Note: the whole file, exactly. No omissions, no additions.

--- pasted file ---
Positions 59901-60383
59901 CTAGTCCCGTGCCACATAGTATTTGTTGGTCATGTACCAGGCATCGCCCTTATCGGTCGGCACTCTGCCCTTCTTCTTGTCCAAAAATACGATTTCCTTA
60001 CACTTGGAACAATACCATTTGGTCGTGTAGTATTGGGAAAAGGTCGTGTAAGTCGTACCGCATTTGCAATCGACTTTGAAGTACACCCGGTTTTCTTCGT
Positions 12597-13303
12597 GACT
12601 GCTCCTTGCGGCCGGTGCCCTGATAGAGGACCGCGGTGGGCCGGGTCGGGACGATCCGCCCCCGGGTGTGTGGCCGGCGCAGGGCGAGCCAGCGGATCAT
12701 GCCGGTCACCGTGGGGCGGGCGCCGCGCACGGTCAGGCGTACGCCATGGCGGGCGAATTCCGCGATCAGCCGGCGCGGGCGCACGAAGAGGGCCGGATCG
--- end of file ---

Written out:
Positions 59901-60383
59901 CTAGTCCCGTGCCACATAGTATTTGTTGGTCATGTACCAGGCATCGCCCTTATCGGTCGGCACTCTGCCCTTCTTCTTGTCCAAAAATACGATTTCCTTA
60001 CACTTGGAACAATACCATTTGGTCGTGTAGTATTGGGAAAAGGTCGTGTAAGTCGTACCGCATTTGCAATCGACTTTGAAGTACACCCGGTTTTCTTCGT
Positions 12597-13303
12597 GACT
12601 GCTCCTTGCGGCCGGTGCCCTGATAGAGGACCGCGGTGGGCCGGGTCGGGACGATCCGCCCCCGGGTGTGTGGCCGGCGCAGGGCGAGCCAGCGGATCAT
12701 GCCGGTCACCGTGGGGCGGGCGCCGCGCACGGTCAGGCGTACGCCATGGCGGGCGAATTCCGCGATCAGCCGGCGCGGGCGCACGAAGAGGGCCGGATCG